Plantations and Meanders

Two maps describe the path of the Mississippi River and the land around it. One, Harold Fisk’s Mississippi Meander Map (1944), traces the many paths the river has taken through its evolution. The other, the Chart of the Mississippi River from Natchez to New Orleans, was originally created by Marie Adrien Persec in 1858 to show the plantations that divided the land on either side of the river. What stands out when we put these maps side-by-side? What do they tell us about different understandings of the river and its place among us?

Both mapmakers traveled the river extensively to create these drawings. Persec traveled the river by skiff, stopping at each mile to note each plantation’s bounding lines, ownership, docks and landmarks along the way. Fisk made his way from Kentucky to the mouth of the river, looking for the imprints of the river’s abandoned pathways in the terrain and topography. Fisk was also able to draw upon aerial photographs of the river to trace its pathways. The oil industry, which had begun its reach into the region’s resources by the 1940s, is also a part of Fisk’s map, as borings from oil companies enabled a deeper investigation of subsurface layers. 

An insert showing a sugar plantation from Persec's map

Persec’s map depicts the dominant economic and social modes of the 1800’s – plantations, mostly sugar and cotton, and the slave trade, indirectly. Color-coded by the product of the plantation (pink and green for cotton, green and white for sugar), his map captures land use and land division in Mississippi and Louisiana during slavery. At the top of the map are paintings of a seemingly idyllic cotton plantation and a sugar plantation with its refinery. The map’s border features a repeating pattern of sugar cane stalks, cotton flowers, and an enslaved person picking cotton and sugar. The ports of Baton Rouge and New Orleans are shown at the bottom, completing the picture of the pre-Civil War industry: plantation owners using enslaved labor to produce high-profit goods of sugar and cotton, taking advantage of the fertile alluvial soil on land they had taken from Indigenous peoples, the river as a main artery for people and goods, and government protection of racial slavery and the plantation economy to build riches.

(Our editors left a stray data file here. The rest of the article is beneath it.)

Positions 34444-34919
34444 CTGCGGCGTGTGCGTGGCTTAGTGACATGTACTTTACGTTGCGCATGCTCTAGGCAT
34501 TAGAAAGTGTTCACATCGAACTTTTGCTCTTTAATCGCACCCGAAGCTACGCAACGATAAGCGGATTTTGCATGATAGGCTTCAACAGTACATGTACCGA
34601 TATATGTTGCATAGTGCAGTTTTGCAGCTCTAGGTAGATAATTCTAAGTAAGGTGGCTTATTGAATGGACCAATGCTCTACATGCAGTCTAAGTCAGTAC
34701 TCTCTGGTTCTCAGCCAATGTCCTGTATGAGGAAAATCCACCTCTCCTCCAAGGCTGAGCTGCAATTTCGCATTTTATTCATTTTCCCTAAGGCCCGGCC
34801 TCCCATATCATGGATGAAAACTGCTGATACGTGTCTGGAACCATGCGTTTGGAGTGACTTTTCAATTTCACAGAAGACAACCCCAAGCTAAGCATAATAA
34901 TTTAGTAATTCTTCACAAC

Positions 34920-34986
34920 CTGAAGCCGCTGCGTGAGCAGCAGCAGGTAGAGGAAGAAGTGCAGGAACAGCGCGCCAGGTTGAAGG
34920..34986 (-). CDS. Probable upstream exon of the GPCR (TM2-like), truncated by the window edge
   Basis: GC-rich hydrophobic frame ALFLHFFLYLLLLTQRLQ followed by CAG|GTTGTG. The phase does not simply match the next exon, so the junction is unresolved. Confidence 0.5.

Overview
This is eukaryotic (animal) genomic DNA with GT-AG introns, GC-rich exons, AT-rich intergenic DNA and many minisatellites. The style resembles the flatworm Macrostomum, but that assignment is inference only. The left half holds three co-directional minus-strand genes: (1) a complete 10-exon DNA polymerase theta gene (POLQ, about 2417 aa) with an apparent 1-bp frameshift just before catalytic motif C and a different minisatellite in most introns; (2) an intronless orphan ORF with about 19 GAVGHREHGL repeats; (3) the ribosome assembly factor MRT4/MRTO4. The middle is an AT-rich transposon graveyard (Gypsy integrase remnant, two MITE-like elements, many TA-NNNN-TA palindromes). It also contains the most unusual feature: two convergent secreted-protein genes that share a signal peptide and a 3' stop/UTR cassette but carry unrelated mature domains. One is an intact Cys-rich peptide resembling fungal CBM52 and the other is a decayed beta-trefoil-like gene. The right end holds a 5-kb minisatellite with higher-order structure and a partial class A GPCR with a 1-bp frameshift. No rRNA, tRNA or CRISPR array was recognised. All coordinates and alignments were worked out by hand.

Persec’s map also demonstrates the French system of dividing land in relation to waterfront access. The long and narrow lots are the result of regulation meant to ensure access to critical resources for the maximum number of landowners. Starting in 1716, colonial law required that lots along the river be limited to 2 to 4 arpents (approx 191 feet) in width, and extend 40 to 80 arpents from the river. With each curve of the river, this created narrowing and widening wedges of land radiating out from the river. This map shows the imposition of private land ownership and rigid property lines upon this fluid landscape, and the erasure of Native, common stewardship of land and water.The lines in this map are easy to trace today – they are present in the New Orleans’s street grid, in the grand allées of oak trees that welcome tourists to their plantation tours, and in the fencelines that do little to protect communities from the exhaust and spills of chemical plants and oil and gas refineries along River Road and Cancer Alley. 

The curving, intersecting lines in Fisk’s drawings are also part of our present, visible as oxbow lakes and multicolored swirls in aerial imagery and also as bands of alluvial deposits in soil maps. His map, made for the Army Corps of Engineers and the Mississippi River Commission, highlights the ways in which it is in the nature of the Mississippi to avoid containment.

In 1879, Congress created the Mississippi River Commission in response to lobbying by river-adjacent communities to advise a comprehensive approach to handling the Mississippi River. Initially, the Commission pushed a levees-only approach to managing the river, but this shifted following the events of 1927, when massive floods coursed throughout the river’s valley, precipitating the dynamiting of the levees in St. Bernard Parish to prevent the flooding river from wiping out New Orleans. Following these events, there has been greater allowance that diversions and other emergency relief valves may be necessary to live with the river and its floods. Fisk’s map seems like a response to that evolution of thought, showing that the river has never been fixed in place, and his report emphasizes 1927 as a pivotal year in understanding the Mississippi. The maps were de-accessioned by the Army Corps of Engineers, however, perhaps indicating that their use was seen as limited, as the Army Corps has continued to harden river levees and control structures in the decades since in an ongoing effort to keep the river from changing course. 

An aerial image used in Fisk's research for his map.

Fisk’s map can be seen everywhere today, though, from a footbridge in NOMA’s Sculpture Garden to prints for sale on Etsy. The river as a wild, dynamic force sweeping to and fro across a vast floodplain seems to inspire us, even if in reality we have done everything in our power – using dams, levees, floodwalls, floodgates, and spillways – to make the river less free flowing, less wild, and more predictable.  


The Mississippi (interactive documentary)

Mississippi River Project Flood

Mississippi Floods

Drawn Together 

Richard Campanella. Bienville's Dilemma: A Historical Geography of New Orleans. (Lafayette: Center for Louisiana Studies, University of Louisiana at Lafayette, 2008).

Ari Kelman, A River and Its City: The Nature of Landscape in New Orleans. (Berkeley and Los Angeles: University of California Press, 2006).